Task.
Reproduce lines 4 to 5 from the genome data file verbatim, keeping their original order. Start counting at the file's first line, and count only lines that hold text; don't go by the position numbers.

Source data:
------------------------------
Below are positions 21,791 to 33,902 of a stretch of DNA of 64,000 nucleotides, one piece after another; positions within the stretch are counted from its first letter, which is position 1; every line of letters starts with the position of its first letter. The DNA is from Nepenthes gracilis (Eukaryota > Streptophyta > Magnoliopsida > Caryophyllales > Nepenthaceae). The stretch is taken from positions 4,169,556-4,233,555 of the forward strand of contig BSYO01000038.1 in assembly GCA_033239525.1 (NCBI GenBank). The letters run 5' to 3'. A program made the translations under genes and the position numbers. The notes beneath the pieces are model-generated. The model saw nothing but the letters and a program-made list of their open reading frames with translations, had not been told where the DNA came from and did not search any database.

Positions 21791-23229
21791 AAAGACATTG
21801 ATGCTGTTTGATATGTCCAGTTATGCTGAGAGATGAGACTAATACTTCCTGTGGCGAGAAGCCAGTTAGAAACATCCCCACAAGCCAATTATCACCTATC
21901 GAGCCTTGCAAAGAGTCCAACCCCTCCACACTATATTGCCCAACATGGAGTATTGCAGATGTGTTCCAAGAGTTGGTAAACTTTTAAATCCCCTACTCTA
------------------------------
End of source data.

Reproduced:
21801 ATGCTGTTTGATATGTCCAGTTATGCTGAGAGATGAGACTAATACTTCCTGTGGCGAGAAGCCAGTTAGAAACATCCCCACAAGCCAATTATCACCTATC
21901 GAGCCTTGCAAAGAGTCCAACCCCTCCACACTATATTGCCCAACATGGAGTATTGCAGATGTGTTCCAAGAGTTGGTAAACTTTTAAATCCCCTACTCTA